Dear Rosie & Sherry,
I am a 29-year-old woman and wish to get married. (I've been divorced 5 years and have a child.) I'm lonely and, to be honest, I'm afraid to stay single any longer. I also feel obligated to build a normal family, since my child needs a stepfather.
I am in contact with someone who seems to be a decent person. The problem is, I don't feel any attraction to him. It's more than not liking his appearance. He is my anti-type, which means that he is very different than the type of man I'm attracted to. Should I continue the contact with him in order to get to know him better and possibly overcome disliking his appearance? Could we ever make a good match?
Shoshi in LA
Few of us could ever imagine marrying someone whose appearance repulses us, and in fact Jewish law actually prohibits this. From a practical standpoint, it isn't merely enough not to be repulsed by someone. You've got to be attracted to the person you marry. For many people, attraction is not instantaneous. It develops as they get to know the person they are dating.
Attraction doesn't mean being overcome with desire each time you see him.
Attraction does not mean that you are overcome with desire each time you see your date. A woman's attraction often means that she likes at least one aspect of her date's appearance. He may have warm eyes, a cute dimple or a great smile. (A man is usually attracted to a woman's overall physical appearance.)
Before you consider dating this man seriously, just make sure you're not simply grasping at the first "decent" guy who comes your way. Re-think your goals for the coming years, the lifestyle choices that you'll be comfortable with, and the personal qualities you'd like to see in a future spouse. If you and your dating partner have compatible goals, lifestyle choices and personalities, it's worthwhile to see how this can develop over time.
It may be that as you get to know this man, his appearance will "grow" on you, as has happened in many successful coutships. It would help if you could minimize your sense that this man is, as you say, your anti-type. Does his appearance turn you off because it is not the "ideal" way you'd like a man to look? If so, try letting go of the stereotyped images you carry around with you. Does this man have some physical characteristics that you really dislike? Why do you dislike these characteristics? Do they remind you of someone you disliked or of an unpleasant experience?
Once you understand the negative association, it may be easier for you to stop making it. If you can't let it go, it will be difficult, if not impossible, for you to develop physical attraction for this man.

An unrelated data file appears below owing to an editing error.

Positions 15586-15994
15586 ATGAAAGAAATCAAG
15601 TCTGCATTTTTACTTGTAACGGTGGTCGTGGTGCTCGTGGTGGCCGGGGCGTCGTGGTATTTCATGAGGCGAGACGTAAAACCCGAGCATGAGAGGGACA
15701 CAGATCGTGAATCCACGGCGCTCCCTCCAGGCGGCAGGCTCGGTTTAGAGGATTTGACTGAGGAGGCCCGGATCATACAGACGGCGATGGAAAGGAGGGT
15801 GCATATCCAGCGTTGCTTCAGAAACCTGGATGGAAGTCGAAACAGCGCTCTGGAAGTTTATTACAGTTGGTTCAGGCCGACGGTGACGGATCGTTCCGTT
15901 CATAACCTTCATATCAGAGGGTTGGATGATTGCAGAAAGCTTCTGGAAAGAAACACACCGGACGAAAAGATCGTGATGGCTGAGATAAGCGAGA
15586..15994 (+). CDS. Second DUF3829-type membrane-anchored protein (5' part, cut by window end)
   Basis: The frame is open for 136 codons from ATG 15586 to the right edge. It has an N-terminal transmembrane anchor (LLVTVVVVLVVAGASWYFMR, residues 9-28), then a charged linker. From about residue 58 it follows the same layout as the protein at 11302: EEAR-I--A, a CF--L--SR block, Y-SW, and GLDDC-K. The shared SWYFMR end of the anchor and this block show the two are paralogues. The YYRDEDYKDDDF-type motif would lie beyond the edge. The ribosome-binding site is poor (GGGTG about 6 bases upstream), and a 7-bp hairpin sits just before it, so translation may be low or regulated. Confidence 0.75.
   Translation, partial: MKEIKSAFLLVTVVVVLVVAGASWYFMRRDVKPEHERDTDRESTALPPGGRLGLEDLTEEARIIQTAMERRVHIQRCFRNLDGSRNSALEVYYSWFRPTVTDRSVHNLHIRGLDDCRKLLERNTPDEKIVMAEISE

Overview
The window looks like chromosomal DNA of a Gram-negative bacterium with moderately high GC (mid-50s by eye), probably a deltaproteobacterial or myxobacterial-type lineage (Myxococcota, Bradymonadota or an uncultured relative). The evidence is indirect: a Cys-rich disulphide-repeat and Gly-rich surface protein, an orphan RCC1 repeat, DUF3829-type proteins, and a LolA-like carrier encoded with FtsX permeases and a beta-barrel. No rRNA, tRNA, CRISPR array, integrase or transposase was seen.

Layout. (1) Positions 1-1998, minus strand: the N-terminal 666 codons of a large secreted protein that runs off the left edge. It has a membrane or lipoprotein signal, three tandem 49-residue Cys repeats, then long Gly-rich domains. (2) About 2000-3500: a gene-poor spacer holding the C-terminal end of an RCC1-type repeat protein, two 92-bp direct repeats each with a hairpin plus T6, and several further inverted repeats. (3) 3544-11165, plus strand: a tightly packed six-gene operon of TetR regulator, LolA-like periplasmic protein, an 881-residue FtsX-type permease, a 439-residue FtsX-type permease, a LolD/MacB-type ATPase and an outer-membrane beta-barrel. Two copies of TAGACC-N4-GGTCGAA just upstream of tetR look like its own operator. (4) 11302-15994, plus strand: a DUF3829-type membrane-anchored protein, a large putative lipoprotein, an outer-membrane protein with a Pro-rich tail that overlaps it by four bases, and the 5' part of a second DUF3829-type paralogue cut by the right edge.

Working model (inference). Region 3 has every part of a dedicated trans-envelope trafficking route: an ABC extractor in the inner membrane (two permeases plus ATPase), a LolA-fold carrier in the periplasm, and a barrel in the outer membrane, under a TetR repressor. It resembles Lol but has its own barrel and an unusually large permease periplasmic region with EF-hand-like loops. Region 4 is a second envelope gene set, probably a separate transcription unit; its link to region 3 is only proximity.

In any event, once a couple has dated 4 or 5 times, each of them should be feeling at least a small amount of physical attraction. If it doesn't start by this point, there's a good chance it may never develop. Rosie & Sherry
"BIG TALK, LITTLE TALK"
Dear Rosie & Sherry,
A few weeks ago you suggested to someone not to go into too deep stuff the first few dates, but rather to carry on "airplane" conversation. I have a very big problem with that. By nature I am not such a big talker, especially when it comes to having to talk about nothing. On top of all that I usually get set up with guys who are as quiet as I am. You can imagine what a "great" conversation we have. What can I talk about that's not too personal? Thanks for your help.
Don't be intimidated by the idea that you have to become a great conversationalist in order to have a successful date. Conversation is a skill that can be developed well by anyone with a little practice. We suggest that you enlist the help of one or two friends to help you work on your conversational technique. Here are some exercises you can do together:
You don't have to be a great conversationalist to have a successful date.
See how many non-personal topics of conversation each of you can think of in 10 minutes. Stay away from any subject that involves thoughts or experiences that are too personal to be shared with a stranger. At the same time, don't confine yourself to careers, politics and Jewish geography. Think of hobbies, programs that pique your interest, something you hope to accomplish -- information that's personal but not private.
You and your friend should then choose which of these topics are the most interesting. Think of anecdotes or points of interest you can tie into some of these topics.
Next, role-play by having conversations on several of these topics. Take turns being the person who initiates the dialogue. During your "practice sessions," do more than simply give brief answers and then let the subject drop. Focus on an interesting point and expand it. For example, think what you would ask a friend about her recent business trip.
Rehearse questions that ask for a description or an opinion. Practice phrases that will keep the conversation flowing, so that it doesn't sound like a one-sided interview. "You know, something similar happened to my brother....", or "You know, what you just said reminds me of..." You should also practice moving onto another topic when the conversation becomes awkward, "That's an approach I'll have to spend some time digesting. I'm interested in hearing how you...."
After at least three practice sessions, you and your friend can compare progress. Hasn't it become easier for you to think of subjects to talk about, to express your own thoughts, to draw the other person into a conversation? Couldn't you ask most of the same questions of your date? Couldn't you give you date most of the same answers you'd give a friend?
If you're not happy with your progress, try a few more role-playing sessions. By then, you should be comfortable enough with conversation to try it with a new date. Good luck!
Rosie & Sherry